From this very moment, the Sibyl System has evolved: people are not evaluated only as mere individuals but also as part of groups: this means that evil groups may be composed also by single minds with low crime coefficient. On philosophical level, the Sibyl has completed his process to become the rampart of values and criteria of Japanese people as inteded by Hegel (in The phenomenology of Spirit). The “heroes” of history are those who gain lessons from each historical age and allow the society to progress.
The existence you need to overcome in order for you to stay as you are is right in front of you! Can you judge us?! Can you question… our color and your own?!”
Psycho-Pass 2: What color? Final remarks.
This sequel season is completely built around the character of Akane Tsunemori, who despite being quite appreciable, it’s not sufficient to sustain the entire story. In particular, the roles of Tomomi Masaoka and Kogami Shinya are not replaced by figures of the same level. Even, the character of Ginoza seems never been exploited to much after the death of the father in season 1.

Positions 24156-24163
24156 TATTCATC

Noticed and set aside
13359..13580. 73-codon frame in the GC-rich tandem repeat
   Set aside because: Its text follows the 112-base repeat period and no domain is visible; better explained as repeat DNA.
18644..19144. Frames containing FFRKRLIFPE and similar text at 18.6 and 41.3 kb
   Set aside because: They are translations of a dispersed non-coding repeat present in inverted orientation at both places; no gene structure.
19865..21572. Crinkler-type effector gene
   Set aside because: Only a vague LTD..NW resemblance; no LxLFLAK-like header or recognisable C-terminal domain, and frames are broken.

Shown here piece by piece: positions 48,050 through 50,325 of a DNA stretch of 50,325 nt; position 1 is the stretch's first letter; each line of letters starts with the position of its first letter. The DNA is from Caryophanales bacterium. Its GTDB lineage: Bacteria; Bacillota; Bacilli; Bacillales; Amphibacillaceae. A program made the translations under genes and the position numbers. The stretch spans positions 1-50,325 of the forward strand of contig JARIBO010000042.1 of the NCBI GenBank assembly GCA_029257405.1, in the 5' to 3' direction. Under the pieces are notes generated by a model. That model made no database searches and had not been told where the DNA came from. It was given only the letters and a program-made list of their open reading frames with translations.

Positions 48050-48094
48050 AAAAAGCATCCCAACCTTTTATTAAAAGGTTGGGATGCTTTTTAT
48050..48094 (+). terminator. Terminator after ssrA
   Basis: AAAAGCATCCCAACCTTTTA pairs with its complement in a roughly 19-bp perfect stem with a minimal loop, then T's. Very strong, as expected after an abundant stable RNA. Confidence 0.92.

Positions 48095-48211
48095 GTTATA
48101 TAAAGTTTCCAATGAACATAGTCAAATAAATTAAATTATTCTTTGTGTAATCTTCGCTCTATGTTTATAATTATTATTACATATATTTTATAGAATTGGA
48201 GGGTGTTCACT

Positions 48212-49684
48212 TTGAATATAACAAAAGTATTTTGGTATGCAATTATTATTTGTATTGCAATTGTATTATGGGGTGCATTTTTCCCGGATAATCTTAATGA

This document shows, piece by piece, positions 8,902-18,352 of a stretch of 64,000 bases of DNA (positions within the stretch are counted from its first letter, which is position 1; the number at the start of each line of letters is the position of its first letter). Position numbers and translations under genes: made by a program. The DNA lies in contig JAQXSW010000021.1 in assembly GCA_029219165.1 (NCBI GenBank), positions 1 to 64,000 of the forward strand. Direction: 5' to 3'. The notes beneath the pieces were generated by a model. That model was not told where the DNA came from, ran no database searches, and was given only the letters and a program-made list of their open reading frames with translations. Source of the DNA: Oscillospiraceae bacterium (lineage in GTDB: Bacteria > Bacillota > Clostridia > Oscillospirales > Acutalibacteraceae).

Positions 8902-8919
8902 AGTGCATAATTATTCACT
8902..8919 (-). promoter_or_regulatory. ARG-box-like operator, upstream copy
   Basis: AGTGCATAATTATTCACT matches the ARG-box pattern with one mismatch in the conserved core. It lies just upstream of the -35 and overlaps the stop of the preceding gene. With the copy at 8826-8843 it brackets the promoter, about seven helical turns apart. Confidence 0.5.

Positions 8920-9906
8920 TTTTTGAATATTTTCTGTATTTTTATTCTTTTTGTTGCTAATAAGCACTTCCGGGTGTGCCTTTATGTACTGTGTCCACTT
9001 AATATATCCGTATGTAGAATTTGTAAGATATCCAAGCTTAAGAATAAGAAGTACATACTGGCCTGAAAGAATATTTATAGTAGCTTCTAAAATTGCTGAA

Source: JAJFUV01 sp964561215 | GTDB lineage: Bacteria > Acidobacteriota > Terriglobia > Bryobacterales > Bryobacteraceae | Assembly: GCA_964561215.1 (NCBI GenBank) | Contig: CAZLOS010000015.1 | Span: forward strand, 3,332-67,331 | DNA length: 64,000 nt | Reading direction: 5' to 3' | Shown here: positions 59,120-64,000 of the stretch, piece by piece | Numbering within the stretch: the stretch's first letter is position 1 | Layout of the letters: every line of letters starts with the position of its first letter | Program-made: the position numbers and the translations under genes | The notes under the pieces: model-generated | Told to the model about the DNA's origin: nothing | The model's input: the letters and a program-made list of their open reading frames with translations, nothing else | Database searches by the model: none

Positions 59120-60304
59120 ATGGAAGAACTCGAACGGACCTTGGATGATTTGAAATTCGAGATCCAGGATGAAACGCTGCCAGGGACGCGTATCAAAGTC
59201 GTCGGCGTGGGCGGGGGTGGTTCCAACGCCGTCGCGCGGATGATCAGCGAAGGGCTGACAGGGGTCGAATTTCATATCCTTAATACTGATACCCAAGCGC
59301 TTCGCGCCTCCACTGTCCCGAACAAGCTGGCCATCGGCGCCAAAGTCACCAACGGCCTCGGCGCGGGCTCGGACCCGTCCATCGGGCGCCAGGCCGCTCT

Ginoza, Tonomi and Kogami: opportunities missed from the first season of Psycho-Pass
The difficulties to emphasize with the main actors is the reason why the storytelling tends to approach more to the police/crime genre setted in a cyber-punk distopy. The thorny topics of Psycho-Pass are exploited but only at the philosophical stage (omnipotence paradox): the single characters seem not to personally undergo the same anguish. Music and design has mantained the same quality of the original season and the fans may be glad to hear and see that.
And you what color do you give to Psycho-Pass 2? Were your expectations satisfied? If you missed the analysis of Psycho-Pass (season 1), you find it here!